Amidst renewed calls for an audit and new calls for a special grand jury, Augusta Mayor Hardie Davis Jr. continues to spend lavishly on political cronies, unknown individuals, marketing, photography and digital entertainment.
County Commissioners John Clarke and Catherine McKnight continue to ask for an audit of city spending, and former Mayor Bob Young has recently asked Augusta Judicial District Chief Judge Daniel J. Craig to empanel a special grand jury to look into “the operations of the office of the Mayor of Augusta-Richmond County.”
Davis has access to multiple city bank accounts including those for the Parks and Recreation Department, the My Brother’s Keeper program and a stand-alone nonprofit corporation called Augusta Mayor’s Masters Reception.
One name that keeps popping up in the spending records is Davis’ former campaign manager Tonia Gibbons who was recently excluded from the on-going investigations and proceedings by the Georgia Transparency and Campaign Finance Commission.
Gibbons also served as Davis’ director of community outreach before creating a business called Farr More and Associates.
Banking records show that Farr More and Associates has been paid $4,925 in 2022. A portion of the money came out of the Mayor’s Office bank account, but $2,475 was paid out of the Augusta Parks and Recreation Department. The invoice submitted to Parks and Rec shows the charges were for “event planning.”
In 2016, the Mayor’s Masters Reception Committee Inc. was dissolved with the Secretary of State’s Office and a new nonprofit corporation, Augusta Mayor’s Masters Reception Inc. was created with Gibbons listed as CEO, CFO and secretary.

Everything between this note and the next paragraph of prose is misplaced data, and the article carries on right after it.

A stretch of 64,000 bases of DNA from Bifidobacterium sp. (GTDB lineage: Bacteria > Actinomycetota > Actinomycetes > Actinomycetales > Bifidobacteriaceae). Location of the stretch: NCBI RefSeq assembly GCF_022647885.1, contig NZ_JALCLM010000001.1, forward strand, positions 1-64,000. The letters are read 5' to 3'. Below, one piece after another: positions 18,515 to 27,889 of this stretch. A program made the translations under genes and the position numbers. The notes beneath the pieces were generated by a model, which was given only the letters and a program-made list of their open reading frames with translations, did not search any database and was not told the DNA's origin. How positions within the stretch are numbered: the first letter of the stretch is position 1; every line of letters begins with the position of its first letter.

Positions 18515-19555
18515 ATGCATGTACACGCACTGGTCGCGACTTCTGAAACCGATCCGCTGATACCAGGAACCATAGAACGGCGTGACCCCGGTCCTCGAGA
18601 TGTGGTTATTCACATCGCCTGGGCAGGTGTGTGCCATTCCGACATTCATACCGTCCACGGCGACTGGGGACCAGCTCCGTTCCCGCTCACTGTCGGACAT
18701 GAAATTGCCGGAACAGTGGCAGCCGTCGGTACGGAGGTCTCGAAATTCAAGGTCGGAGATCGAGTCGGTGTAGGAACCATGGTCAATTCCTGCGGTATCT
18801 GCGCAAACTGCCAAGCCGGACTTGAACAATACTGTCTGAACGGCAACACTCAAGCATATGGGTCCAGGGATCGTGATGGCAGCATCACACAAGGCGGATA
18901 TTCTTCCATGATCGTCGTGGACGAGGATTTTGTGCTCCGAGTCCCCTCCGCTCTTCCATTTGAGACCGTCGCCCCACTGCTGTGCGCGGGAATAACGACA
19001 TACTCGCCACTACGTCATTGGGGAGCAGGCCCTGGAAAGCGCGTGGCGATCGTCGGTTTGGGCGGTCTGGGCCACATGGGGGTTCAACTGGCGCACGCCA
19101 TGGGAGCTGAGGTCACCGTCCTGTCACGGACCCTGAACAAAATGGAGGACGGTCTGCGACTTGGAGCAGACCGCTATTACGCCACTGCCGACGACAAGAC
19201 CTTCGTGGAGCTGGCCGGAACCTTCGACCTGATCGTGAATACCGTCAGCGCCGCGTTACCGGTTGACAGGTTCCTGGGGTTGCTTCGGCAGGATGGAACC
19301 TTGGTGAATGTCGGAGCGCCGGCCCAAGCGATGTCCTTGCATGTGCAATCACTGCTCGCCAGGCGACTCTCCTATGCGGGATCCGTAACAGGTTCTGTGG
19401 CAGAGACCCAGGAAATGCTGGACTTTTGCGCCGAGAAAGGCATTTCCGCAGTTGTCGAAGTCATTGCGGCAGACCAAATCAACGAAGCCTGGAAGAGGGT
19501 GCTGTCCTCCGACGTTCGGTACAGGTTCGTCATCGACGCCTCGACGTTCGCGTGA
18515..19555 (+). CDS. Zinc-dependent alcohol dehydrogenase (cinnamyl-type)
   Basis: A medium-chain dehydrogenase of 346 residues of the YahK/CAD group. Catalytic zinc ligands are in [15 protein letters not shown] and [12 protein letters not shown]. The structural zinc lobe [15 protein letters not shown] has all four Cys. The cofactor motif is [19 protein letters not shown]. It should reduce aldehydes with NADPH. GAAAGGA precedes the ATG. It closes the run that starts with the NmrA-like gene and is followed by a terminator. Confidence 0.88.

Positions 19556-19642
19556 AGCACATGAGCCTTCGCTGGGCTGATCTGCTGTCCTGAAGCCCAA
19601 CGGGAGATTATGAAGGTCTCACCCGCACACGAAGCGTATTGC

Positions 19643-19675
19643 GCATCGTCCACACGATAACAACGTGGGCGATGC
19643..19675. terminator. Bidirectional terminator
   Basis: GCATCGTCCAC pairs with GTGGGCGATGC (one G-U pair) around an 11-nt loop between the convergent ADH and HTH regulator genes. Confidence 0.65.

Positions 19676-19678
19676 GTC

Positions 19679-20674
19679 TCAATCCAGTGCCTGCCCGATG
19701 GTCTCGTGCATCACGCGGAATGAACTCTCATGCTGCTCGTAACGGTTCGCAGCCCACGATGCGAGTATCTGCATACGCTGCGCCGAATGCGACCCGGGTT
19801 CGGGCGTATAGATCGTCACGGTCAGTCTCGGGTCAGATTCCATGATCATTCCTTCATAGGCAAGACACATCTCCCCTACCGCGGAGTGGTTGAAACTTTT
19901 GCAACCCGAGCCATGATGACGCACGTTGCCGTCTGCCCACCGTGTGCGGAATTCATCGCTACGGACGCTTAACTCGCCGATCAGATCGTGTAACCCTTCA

Even though the city of Augusta puts on the annual event, owns the land where it occurs and owns the stages and sound equipment, the city paid Augusta Mayor’s Masters Reception Inc. $5,000 for this year’s event, according to the check register for the Mayor’s Office. After the money was paid to Gibbons’ company, it became untraceable.
A former executive assistant to the mayor, Latisha McMillan, is on the record as saying Davis used the Mayor’s Masters Reception fund as his own private piggy bank.
According to McMillan, who has a degree in accounting from Colorado Technical University, one of her first tasks when she started working in the Mayor’s Office in 2018 was to help organize the Mayor’s Masters Reception. For many years, the annual reception was funded by private donations. In 2018, the Augusta Commission decided to allocate money to put on the event, District 10 Commissioner John Clarke confirmed.
However, McMillan says that Davis continued to raise donations that may have totaled as much as $100,000. The reception’s account was taken away from her and given to a consultant who was a part of what she described as the mayor’s “outside office.”
According to McMillan, Davis has two offices, one inside the city government and one outside. Gibbons, McMillan said, runs the mayor’s “outside office.”
Meanwhile, Mayor’s Office check records show that a man named Myles Delont Graves was paid $9,949 from the My Brother’s Keeper account over three months beginning in November of 2021.
The Augusta Commission defunded the My Brother’s Keeper Program for the FY2022 budget, but the bank account remains active.
A background search on Graves produces nothing other than that a man by that name graduated from the Academy of Richmond County in 2015. One invoice for payment only lists Graves as the mayor’s “fellow.”
The mayor continues to spend city dollars on photography. The check register for his office shows that over the past year, Davis spent $5,275 with various photography studios and image consultants, paid video production company LC Studios LLC $7,000; cut checks to Styling Purpose LLC, a fashion house out of Miami in the amount of $607.12; paid the same amount to a company called Sweet Plans LLC out of Florida; and paid $662.72 to a hip-hop entertainment company called Red Eye Entertainment, also out of Florida.
After being shamed last year by the Augusta Commission for the overuse of his credit card, the Suntrust account lay virtually dormant for months, but by February of this year, spending from the account ballooned back up to nearly $7,000.